In the last few weeks, I’ve had some good conversations with Small Group Leaders about multiplying their groups. It seems the first step in this process is the most difficult, but it's the most important! The first step is to believe that we should work toward multiplication. I’d love to give you seven reasons why multiplying your group should be one of your goals as a leader.

However, before we get there, I want to propose a new word for multiplying: branching. This word paints a mental picture of progression and growth. When I think about a branch, I can’t help but think about previous branches and future branches. In John 15, Jesus reminds us that we are branches, which can either bear good or bad fruit, if we abide in Him, the original vine. Good growth comes from a stable source and can multipy well. The way branches grow allows us to see a model for how small groups grow. Someone before us came out of a group or started a group, giving us existence. And one day, you will give existence to a new group when you decide to branch out.

Small Groups are a great space for community to grow, but they are also an evangelism tool. Small Groups don’t exist just to provide community and discipleship to people who are already believers. Jesus commands, “Love one another. As I have loved you, so you must love one another. By this everyone will know that you are my disciples, if you love one another” John 13:34-35. This command reminds us to evangelize and help bring new people into a relationship with Christ, His people, and His church.


Here are the reasons to consider branching your Small Group:

1. Newsflash, your group is going to change. People will get a new job, transfer to a different city, some will have crises with their parents, or some may go to another church. Whatever the cause, change is coming. Think back to your own group a year ago. For 98% of you, your group is not made up of the same exact people. Since it is changing anyway, let’s go with the flow and leverage that for Kingdom expansion.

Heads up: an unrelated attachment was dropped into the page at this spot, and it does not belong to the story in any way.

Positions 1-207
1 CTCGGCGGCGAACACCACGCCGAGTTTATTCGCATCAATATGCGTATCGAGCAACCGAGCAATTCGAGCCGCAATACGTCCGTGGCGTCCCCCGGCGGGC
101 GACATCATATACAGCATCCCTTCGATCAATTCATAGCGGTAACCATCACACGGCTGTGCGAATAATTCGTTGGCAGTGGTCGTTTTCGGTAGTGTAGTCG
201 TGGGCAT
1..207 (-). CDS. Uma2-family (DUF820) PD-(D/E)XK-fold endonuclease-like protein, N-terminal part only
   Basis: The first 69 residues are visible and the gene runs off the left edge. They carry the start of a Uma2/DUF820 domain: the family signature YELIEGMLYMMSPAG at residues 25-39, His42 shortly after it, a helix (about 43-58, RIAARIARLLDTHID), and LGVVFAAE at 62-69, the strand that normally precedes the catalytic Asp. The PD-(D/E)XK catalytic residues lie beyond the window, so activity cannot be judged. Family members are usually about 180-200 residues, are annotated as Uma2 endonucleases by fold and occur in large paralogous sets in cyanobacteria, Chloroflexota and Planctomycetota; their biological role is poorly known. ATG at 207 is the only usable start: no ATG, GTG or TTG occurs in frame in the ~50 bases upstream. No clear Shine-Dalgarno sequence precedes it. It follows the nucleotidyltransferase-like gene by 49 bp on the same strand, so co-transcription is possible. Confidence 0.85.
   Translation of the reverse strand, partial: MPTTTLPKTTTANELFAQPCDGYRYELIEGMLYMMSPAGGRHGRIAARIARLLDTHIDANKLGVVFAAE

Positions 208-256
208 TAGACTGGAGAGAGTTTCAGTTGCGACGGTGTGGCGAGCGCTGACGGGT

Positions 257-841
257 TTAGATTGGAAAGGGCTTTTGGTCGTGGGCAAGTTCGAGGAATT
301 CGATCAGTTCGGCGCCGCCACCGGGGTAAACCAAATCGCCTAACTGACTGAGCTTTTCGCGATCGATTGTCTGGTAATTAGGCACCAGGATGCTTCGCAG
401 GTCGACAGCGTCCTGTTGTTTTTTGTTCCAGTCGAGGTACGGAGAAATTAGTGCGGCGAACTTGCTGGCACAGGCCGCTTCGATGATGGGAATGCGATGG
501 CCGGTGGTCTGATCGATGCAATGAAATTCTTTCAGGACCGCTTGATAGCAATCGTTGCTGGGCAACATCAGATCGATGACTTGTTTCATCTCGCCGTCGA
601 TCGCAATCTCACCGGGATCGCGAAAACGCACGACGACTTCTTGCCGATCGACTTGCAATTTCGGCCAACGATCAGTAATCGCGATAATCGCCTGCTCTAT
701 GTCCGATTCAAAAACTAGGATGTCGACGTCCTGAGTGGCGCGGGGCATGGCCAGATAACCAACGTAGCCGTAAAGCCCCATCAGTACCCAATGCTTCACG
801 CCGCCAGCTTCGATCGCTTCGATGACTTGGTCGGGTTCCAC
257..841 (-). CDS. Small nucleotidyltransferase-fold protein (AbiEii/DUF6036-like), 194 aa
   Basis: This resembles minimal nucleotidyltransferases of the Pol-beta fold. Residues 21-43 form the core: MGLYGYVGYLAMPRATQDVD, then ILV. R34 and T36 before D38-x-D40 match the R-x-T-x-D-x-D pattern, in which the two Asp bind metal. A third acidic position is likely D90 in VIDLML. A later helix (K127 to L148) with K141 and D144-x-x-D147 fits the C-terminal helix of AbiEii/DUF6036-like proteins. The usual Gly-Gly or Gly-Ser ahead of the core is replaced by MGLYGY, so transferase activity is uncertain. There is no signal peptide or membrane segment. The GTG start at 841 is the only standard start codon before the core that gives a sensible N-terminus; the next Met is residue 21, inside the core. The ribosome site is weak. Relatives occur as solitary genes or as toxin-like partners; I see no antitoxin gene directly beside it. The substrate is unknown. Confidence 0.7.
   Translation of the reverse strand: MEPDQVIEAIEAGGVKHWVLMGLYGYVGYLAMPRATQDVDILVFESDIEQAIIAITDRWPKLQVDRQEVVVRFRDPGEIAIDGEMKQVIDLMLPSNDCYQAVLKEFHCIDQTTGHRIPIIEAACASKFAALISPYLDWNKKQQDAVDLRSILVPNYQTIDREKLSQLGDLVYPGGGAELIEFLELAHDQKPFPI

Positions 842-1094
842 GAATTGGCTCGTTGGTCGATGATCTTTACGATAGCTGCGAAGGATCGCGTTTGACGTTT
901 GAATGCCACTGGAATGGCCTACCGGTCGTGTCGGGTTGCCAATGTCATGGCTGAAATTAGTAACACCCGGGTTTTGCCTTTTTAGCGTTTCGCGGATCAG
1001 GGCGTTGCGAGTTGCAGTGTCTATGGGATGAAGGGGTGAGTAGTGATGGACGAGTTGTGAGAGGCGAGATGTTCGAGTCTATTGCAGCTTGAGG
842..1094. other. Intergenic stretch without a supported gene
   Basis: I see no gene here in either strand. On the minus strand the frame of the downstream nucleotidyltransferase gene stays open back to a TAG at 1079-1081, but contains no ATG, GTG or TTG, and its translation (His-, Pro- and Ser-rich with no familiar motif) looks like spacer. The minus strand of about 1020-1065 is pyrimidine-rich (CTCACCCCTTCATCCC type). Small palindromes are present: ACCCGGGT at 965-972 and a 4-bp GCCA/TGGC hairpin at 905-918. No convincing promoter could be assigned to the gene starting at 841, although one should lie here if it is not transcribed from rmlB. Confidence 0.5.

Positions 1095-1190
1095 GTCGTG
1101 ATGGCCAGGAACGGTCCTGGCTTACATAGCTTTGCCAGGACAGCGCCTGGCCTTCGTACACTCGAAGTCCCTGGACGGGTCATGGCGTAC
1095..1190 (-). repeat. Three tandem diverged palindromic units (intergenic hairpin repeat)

2. Branching teaches your group members to be outwardly focused. It’s easy to get comfortable where we are and uncaring about those who aren’t in God’s family yet. Branching helps keep the focus on reaching people who aren’t here yet. Where would we be if the first century church didn’t focus on branching? 

3. If you aren’t willing to branch, you will have to reject new people. This is particularly true of off-campus groups that hit the ceiling of space and childcare more quickly, but it is true for every group. Put yourself in the shoes of a person being told there’s no room for them in the group. Some people don’t need much of an excuse to turn away from pursuing God, and we certainly don’t want to be a reason that people do so.

4. Branching allows people to use their spiritual gifts in God’s work. Quite often, there are people in our groups who haven’t been able to recognize or use their spiritual gifts. That results in frustration that may or may not be evident to you as a group leader. We must remember that all spiritual gifts are important, especially for branching. Someone in your group may have the gift of leadership and would be a great new leader. Others may have the gift of hospitality, service, or mercy (to name a few), which can help in the process of branching.

5. Branching creates an emptier space that begs to be filled. Okay, this dynamic is just common sense. When the room is too full a group may not motivated to invite others. However, if you create space, then it will be natural to invite new people to fill it up again.

6. The most sustainable groups are branches of another group. The groups that I have seen be the most healthy are those who have started from within a healthy group. This is why I encourage you as a group to be comfortable with branching out. It’s the trickle-down effect of good discipleship.

7. The goal is to make disciples. By branching, we are following Jesus and making disciples of His kingdom. We all want to be part of the Great Commission, and obey James 1:22 (NIV), “Do not merely listen to the word, and so deceive yourselves. Do what it says."

Check the blog in a few weeks for a continued discussion of the practical issues and steps toward  multiplication, now known as branching.

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